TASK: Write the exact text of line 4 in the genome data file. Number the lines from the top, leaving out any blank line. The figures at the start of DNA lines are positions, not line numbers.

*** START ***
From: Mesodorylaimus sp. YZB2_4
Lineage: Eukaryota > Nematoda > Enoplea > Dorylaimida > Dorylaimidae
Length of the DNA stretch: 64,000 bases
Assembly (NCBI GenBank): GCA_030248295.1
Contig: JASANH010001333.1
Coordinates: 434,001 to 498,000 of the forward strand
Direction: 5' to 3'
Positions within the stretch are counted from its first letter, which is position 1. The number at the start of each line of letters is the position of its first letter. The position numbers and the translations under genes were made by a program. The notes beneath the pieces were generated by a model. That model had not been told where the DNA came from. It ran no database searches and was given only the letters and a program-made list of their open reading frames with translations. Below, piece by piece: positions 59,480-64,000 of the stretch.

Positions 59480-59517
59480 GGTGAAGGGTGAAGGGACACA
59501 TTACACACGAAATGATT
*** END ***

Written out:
Assembly (NCBI GenBank): GCA_030248295.1